Instead of building upon our early success, we were forced to contract and take a defensive position through the recession.

The lesson? Never outrun your capital. Grow organically. Raise more money than you think you need, before you need it.

Giving away too much equity

We ended up doing the rookie mistake of splitting equity 50/50 with our investors very early on. It not only jeopardized all chances of landing a future round, but it also made decision-making painful. Everything was dependent on a consensus. At the same time our investors had the urge to become too involved in the execution of the business despite them not understanding the market and customers. It turned out to be the beginning of a very slow and painful death of our business.

Our biggest mistake waswe didn’t put a stop to this when we still had a chance to save the business.

Expanding too early

After starting two companies, the biggest mistake I’ve made wasexpanding too quickly. Yes, you want to conquer the world, but the reality is, you may nothave the capacity to do so. If you focus and provide an awesome experiencefor people regionally/locally, you’ll naturally grow nationwide/worldwide.

In other words, be amazing in your own backyard, and the broader communitywilldiscover how you’re awesome.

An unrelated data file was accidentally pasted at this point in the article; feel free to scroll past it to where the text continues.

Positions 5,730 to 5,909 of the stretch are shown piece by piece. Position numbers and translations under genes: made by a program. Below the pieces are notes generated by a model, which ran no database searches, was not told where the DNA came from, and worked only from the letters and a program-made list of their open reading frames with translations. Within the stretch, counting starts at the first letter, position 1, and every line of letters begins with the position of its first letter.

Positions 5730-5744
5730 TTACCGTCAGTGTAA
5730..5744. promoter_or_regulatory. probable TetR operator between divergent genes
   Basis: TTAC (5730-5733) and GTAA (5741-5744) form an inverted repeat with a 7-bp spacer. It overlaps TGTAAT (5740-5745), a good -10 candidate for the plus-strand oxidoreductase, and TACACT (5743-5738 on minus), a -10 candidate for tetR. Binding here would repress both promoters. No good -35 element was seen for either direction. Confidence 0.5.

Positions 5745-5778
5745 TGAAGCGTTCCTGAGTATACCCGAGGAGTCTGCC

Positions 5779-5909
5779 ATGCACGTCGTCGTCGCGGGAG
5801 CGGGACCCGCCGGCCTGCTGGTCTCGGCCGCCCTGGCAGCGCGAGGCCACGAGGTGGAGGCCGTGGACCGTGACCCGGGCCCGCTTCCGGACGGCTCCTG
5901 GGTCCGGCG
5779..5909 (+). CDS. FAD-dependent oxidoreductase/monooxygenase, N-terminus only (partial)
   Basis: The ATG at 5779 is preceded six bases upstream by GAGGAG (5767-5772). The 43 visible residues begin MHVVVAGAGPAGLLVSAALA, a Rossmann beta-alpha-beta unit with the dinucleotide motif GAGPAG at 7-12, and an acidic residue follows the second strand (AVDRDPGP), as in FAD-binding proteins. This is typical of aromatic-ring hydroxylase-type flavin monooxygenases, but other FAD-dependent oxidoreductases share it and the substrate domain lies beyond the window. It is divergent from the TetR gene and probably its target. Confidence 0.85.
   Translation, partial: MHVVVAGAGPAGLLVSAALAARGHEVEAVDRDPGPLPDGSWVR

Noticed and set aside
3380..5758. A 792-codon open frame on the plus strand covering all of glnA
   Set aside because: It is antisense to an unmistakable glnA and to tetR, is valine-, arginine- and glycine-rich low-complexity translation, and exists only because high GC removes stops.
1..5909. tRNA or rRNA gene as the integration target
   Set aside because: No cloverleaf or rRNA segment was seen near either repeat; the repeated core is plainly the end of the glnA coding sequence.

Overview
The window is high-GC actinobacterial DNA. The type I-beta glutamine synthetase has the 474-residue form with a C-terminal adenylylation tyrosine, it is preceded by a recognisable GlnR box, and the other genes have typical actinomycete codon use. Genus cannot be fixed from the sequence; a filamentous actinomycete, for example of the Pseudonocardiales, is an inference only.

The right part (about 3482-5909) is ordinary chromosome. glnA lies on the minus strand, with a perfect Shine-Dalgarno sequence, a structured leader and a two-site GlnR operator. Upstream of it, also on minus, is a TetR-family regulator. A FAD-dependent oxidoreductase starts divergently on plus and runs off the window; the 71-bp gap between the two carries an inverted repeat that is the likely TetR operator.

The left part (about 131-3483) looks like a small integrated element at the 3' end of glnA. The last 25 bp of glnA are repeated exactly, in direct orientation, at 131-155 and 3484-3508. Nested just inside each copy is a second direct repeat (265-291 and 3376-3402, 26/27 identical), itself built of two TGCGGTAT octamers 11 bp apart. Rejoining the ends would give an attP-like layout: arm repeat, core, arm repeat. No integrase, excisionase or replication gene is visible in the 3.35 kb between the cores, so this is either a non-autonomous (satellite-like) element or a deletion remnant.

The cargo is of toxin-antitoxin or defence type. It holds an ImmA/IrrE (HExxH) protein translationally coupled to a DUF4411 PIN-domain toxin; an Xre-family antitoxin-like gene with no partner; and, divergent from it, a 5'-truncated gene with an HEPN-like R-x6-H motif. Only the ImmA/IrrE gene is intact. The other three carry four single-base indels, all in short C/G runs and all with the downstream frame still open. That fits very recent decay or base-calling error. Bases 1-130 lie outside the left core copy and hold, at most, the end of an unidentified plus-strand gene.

HEC entrepreneurs 2014

What’s social entrepreneurship?

Comment créer une marque charismatique

Qu’est ce que c’est un bon entrepreneur?

How will an MBA help you to be a successful entrepreneur?

People who want to become entrepreneurs often choose to study for an MBA degree. The wide range of courses in business schools is designed to make the MBA graduate competent in micro and macroeconomics, finance, accounting, marketing, human resources, etc. These subjects are aimed at acquiring the general skills needed in business. Having an understanding of the overall economic picture and the ability to decipher important statistical data and the behaviour of other players in the economy makes all the difference in today’s world. Judging the correct timing for expanding or consolidating and knowing how to change your actions is an art that usually comes with experience, but its foundations can be laid in education.

Many business schools focus on entrepreneurship, both in the traditional business sense and in the meaning of social entrepreneurship. Wharton School of the University of Pennsylvania is amongst the top places that concentrate on the former. Its Sol C. Snider Entrepreneurial Research Centre studies the various aspects and the latest trends in entrepreneurship. MBA courses with this focus emphasise the launch and development of start-ups and the many elements and dimensions of new ventures.